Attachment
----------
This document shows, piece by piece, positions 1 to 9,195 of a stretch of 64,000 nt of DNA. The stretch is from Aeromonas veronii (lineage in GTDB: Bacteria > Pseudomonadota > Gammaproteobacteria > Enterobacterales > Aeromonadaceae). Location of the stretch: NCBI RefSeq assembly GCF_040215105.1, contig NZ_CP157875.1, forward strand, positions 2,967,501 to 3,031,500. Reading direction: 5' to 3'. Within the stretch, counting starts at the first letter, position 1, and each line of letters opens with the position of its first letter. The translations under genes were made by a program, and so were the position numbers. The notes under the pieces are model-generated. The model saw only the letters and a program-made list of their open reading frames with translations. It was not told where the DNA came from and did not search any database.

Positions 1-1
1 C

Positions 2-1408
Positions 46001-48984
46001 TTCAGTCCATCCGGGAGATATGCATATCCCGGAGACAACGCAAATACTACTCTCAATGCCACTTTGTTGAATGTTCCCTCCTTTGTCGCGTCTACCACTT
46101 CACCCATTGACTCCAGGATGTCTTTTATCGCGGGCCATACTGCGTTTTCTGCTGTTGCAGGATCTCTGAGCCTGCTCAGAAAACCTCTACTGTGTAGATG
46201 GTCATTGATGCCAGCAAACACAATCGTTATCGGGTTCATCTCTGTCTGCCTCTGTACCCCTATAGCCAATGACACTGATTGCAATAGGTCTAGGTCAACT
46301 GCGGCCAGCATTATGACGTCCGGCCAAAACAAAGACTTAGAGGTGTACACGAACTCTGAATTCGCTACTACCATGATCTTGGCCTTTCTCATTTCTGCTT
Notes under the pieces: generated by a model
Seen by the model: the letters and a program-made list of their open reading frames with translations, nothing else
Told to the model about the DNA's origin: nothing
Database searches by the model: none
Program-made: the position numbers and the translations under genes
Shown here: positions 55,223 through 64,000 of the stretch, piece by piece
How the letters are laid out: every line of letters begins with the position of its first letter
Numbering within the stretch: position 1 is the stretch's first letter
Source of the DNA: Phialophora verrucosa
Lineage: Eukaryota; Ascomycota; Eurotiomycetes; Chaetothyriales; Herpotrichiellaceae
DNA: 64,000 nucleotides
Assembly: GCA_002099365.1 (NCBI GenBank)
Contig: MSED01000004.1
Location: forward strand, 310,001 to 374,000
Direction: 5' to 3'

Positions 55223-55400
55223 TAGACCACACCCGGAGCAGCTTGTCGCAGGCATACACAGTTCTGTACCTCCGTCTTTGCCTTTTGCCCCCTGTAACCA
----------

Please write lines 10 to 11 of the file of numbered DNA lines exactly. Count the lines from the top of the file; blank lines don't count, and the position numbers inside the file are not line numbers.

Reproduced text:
Notes under the pieces: generated by a model
Seen by the model: the letters and a program-made list of their open reading frames with translations, nothing else